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Christabel Pankhurst was the daughter of radical barrister Richard Marsden Pankhurst and feminist campaigner Emmeline Goulden. Their house in Russell Square was a gathering-place of London’s reformers, free-thinkers and socialists, inspiring the young Christabel to remark to her mother: “How long you women have been trying for the vote. For my part, I mean to get it.”
Christabel Pankhurst received a first-class degree in law from Victoria University, Manchester. As a woman, however, she was not permitted to practise as a lawyer. She lectured up and down the country on the subject of female suffrage as a member of the Independent Labour Party, but was disappointed by their lukewarm response to the “women question”.
In 1903 she co-founded the Women's Social and Political Union along with her Mother, Emmeline and sisters Adela and Sylvia. From 1903 until 1914 Christabel devoted her energies to the Suffragette campaign and quickly established herself as Organising Secretary of the Women's Social and Political Union. Taking as their motto “Deeds, not words”, the WSPU was women-only and rejected party political association to campaign on the single issue of women’s suffrage. Christabel’s decision, as chief organiser of the union, to campaign against Labour-party parliamentary candidates, as well as Liberal and Conservative ones, was opposed by her sisters Sylvia and Adela Pankhurst. Christabel remained suspicious of allying the WSPU with the broader socialist movement all her life.
She was a brilliant speaker and popular leader who could inspire great loyalty, particularly amongst the young women who followed the Suffragette cause. Along with Annie Kenney Christabel was the first Suffragette to serve a term of imprisonment for militancy when, in 1905, they interrupted a Liberal meeting at the Free Trade Hall in Manchester demanding to know when the Liberal Party would give women the vote. Dragged outside the hall, Christabel deliberately courted arrest by spitting at a policeman – a technical offence of assault – and chose prison rather than paying the fine. Media attention poured in and minor acts of civil disobedience became a key tactic of the WSPU.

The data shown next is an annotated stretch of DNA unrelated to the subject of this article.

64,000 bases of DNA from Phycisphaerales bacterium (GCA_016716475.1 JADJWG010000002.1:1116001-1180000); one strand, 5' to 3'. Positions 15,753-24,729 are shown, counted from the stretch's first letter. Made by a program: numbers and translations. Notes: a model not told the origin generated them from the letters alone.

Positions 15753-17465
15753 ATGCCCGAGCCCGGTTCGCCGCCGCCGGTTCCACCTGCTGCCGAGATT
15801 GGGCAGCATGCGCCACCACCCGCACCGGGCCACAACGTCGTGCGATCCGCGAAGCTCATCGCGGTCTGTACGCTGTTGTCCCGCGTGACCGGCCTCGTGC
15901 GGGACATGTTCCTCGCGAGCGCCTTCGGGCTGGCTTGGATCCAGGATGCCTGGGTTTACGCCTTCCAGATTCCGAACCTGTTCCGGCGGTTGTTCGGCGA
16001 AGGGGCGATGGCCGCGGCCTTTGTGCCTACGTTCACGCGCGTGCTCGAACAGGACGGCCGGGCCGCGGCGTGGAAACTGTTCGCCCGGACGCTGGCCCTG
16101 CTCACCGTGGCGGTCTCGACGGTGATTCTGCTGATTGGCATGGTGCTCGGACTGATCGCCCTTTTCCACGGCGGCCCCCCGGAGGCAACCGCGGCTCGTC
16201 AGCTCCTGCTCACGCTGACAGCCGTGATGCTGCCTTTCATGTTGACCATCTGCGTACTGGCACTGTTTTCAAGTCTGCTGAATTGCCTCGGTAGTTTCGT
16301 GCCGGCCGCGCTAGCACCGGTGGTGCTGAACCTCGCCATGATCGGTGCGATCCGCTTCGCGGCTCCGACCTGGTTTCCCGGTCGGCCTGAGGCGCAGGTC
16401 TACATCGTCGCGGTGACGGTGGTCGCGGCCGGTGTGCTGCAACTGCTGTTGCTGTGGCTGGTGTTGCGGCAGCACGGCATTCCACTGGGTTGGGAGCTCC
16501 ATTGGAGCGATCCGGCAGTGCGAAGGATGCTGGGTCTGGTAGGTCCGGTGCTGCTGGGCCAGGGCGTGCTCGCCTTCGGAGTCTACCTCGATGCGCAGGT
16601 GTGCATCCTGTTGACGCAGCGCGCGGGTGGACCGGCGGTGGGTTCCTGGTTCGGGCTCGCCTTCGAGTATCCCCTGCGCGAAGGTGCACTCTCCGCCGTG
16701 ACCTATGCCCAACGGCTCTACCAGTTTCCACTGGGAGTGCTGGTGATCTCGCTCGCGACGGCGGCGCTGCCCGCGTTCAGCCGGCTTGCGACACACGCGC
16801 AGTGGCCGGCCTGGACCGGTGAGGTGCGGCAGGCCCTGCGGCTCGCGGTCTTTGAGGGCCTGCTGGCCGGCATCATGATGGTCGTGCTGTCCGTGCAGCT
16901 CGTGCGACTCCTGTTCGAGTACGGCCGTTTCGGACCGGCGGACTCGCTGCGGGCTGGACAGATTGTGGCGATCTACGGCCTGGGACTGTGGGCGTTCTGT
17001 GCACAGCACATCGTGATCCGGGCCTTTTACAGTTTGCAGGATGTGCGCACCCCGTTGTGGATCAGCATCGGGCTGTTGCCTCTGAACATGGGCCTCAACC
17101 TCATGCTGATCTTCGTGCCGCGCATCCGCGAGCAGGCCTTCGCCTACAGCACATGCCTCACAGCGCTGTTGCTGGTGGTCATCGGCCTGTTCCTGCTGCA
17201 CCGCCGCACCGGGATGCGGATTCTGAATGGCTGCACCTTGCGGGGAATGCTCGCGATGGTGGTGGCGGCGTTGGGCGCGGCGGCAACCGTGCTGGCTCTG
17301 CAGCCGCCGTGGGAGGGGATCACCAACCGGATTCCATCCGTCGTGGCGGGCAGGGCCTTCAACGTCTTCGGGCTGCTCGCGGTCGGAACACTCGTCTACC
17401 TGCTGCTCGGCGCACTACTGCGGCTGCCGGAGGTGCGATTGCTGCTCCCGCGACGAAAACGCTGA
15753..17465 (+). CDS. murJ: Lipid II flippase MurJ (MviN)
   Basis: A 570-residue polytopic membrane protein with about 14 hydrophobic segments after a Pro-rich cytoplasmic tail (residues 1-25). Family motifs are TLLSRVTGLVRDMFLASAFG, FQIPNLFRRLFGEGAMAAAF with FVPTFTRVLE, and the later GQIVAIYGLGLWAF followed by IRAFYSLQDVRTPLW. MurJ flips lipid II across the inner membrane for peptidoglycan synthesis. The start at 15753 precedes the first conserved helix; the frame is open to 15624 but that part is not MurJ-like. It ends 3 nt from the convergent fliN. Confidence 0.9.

Christabel acted as lawyer for herself, her mother Emmeline and suffragette Flora Drummond when all three were charged with breach of the peace in October 1908. They had helped organise the “Trojan Horse” raid on the House of Commons that February. Christabel’s nerve and wit – she called two cabinet ministers as witnesses for the trio – established her as a celebrity. Driven, as she saw it, by parliamentary deceit and intransigence, Christabel and her mother Emmeline increased the militancy of WSPU tactics with a campaign of window-breaking and other vandalism in 1912.
Christabel had served prison sentences in 1907 and 1908, but fled London for exile in Paris in March 1912 to avoid charges of conspiracy. From Paris she continued to lead the WSPU and edit the organisation’s newspaper The Suffragette. She returned to England on the outbreak of World War I after the government had released all suffragette prisoners. On August 12 1914 Christabel pronounced a pause to the votes for women campaign to support the British government during the war.
In anticipation of women being granted the vote, Christabel and Emmeline reformed the WSPU as the Women’s Party in 1917. Christabel failed to become the first female MP in the December 1918 election, and the party was dissolved in 1919. In 1921 Christabel moved to Canada and then California where she concentrated on her fervent religious belief in Second Adventism.
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